©1987 Paul Johnson; (P)1989 Blackstone Audio, inc.
"It's no mean feat to successfully compress 4,000 years of history into 645 pages, but Johnson has more than met the challenge....an excellent, nonscholarly history for general readers." (Library Journal)
"A tour de force....A remarkable achievement." (The New York Times Book Review)
"A marvelous book....This is history: richly textured, provocative and wise." (The Plain Dealer)
This is a great book: lively writing, well researched and for the most part, well paced. Criticism of the narration are petty: the woman is English and pronounces some words per the Queen's not American English. Jewish words are in fact recognizable. I almost didn't buy this book because of the complaints about the narration. I am so glad I did not heed the naysayers. A GREAT listen.
Quite engrossing. A bit long, but very interesting and well done. If you aren't accustomed to British pronunciation, you may be thrown off on the meaning of some words initially.
I will listen to this 4 part book again in the future.
This book gave me a much better understanding of Jewish, Christian and Muslim history and is worth reading.
The production and narration, however, are the worst in my experience of 100 or so audio books.
The narrator should not narrate again. Her voice is impossible- she has spectacular voice modulation of both pitch and volume. I listened to this first using my standard I pod ear phones and then through my car stereo. Neither was tolerable- she was intermittently inaudible with low pitch and volume and then deafening with high pitch and volume. I ended up using a high end Boise noise canceling headset which made listening barely tolerable- and had to watch out for police since head phones are illegal in Ohio while driving.
It is easy to tell the points when she stopped a session and started a new one. She actually, on 2 occasions, reread several lines, apparently having forgotten where she had ended.
The producer needs a new job and/or better equipment.
The production is terrible- talking in the background and poor sound characteristics. Did no one proof this?
I wish I had gotten the book and skipped the audio.
I have enjoyed this book quite a bit, the narrative is clear and lucid, and so the reader or the listener can understand the situation and the social and political dynamics of the Jewish people. I basically give up on remember the Jewish names, I'll have look look up on wiki a bit later, but otherwise, the history is good and fluent.
I have read one other Paul Johnson book and found it somewhat interesting, However, the narrator of this book makes it so boring that after several hours of listening I simply turned it off for good.
The historical sweep of the Jewish experience from biblical days, through the Kingdoms of Saul, David and Solomon, the diaspora, the rise of antisemitism in Europe and the emergence of a successful Jewish secular society is captured in large and small details.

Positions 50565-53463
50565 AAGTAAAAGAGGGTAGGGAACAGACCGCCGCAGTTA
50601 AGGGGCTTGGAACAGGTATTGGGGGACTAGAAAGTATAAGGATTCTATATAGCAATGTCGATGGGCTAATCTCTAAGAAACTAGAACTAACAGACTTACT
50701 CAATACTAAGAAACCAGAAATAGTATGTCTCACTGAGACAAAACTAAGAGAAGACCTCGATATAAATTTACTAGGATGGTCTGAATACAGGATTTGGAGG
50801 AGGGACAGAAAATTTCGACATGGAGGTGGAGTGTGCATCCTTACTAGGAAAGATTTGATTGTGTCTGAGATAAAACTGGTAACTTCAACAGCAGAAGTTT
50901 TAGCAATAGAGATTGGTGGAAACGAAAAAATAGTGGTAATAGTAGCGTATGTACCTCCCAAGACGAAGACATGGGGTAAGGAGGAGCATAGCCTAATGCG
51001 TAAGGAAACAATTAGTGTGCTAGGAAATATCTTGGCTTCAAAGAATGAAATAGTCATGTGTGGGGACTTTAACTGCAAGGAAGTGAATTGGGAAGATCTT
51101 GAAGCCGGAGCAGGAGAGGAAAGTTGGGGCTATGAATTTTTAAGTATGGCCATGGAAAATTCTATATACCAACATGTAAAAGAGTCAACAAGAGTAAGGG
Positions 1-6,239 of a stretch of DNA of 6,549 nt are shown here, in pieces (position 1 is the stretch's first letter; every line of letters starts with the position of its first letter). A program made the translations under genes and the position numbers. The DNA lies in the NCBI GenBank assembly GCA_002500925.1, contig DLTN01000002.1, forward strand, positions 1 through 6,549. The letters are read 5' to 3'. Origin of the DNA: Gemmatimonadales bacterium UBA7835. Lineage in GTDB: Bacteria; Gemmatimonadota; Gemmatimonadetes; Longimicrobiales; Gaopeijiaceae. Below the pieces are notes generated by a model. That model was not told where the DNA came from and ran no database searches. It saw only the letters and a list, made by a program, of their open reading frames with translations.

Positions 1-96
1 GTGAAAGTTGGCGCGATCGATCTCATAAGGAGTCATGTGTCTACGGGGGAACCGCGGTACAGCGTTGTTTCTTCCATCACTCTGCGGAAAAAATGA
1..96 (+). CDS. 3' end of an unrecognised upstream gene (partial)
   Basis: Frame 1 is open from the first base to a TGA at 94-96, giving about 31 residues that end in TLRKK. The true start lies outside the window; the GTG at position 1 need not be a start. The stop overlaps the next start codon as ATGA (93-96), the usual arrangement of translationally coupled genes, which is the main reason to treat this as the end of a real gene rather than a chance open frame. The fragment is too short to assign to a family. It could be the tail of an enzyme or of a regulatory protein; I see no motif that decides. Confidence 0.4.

The narrator's voice has an annoying up and down quality, where she hits one syllable loudly and the next softly and the next loudly. It's unpleasant, and it makes it very difficult to hear what she is saying, particularly if you are driving in a car with road noise. The audio should have been modulated in post-production so that the sound maintained a more level loudness. Also, her pronunciation of Jewish names was often odd; perhaps they are the English pronunciations. For example, Maimonides was pronounced My-ma-NI-dees.
The growth of antisemitism sanctioned by the Church and the States of Europe and the horrible things that were done to innocent people in the name of Christ or the King is very difficult to listen to.
If you don't know much about the history of the Jews and would like to know more, this is a terrific book.
I am disappointed by the less than positive reviews on this history of the Jewish people written by Christian author, Paul Johnson. Readers might not agree with Johnson's every insight on the history of the Jews, yet they are worthy of consideration. Arthur Hertzberg (New York Times Book Review) wrote on the back cover: "A tour de force....A remarkable achievement." I would hate to think these reviews might turn away audible readers. Nadia May has a fine, crisp voice. She reads this book well. It is well worth listening to in my opinion.
This is not the book to buy as an audiobook. This book needs to be in hard copy. You need a highlighter and some postits. Too much information, some needs to be read twice and the audio book just goes too fast for such a dense subject. I have never made it through, but I have listened to 30 minute sections from anywhere in the middle and its fine wherever you start to wherever you listen to. It does not have to be read contiguously, and I might add it several times has put me to sleep. Also the narrator is kind of monotone and boring.
The female reader's voice has a high pitch that takes some getting used to but the fatal flaw is that she apparently made little effort to learn correct Hebrew pronunciation. Continuous and widespread mispronunciation of names became a distraction beyond irritation. She incorrectly pronounces "Sanai", "Maimonedes", "Haganah", "Isaac", "Baal Shem Tov". Too often even a listener with only a casual familiarity with the correct pronunciation will not recognize what or who she is talking about since the pronunciation name or place is so bad you do not recognize it until later in the narrative. Sorry I bought the audio edition.
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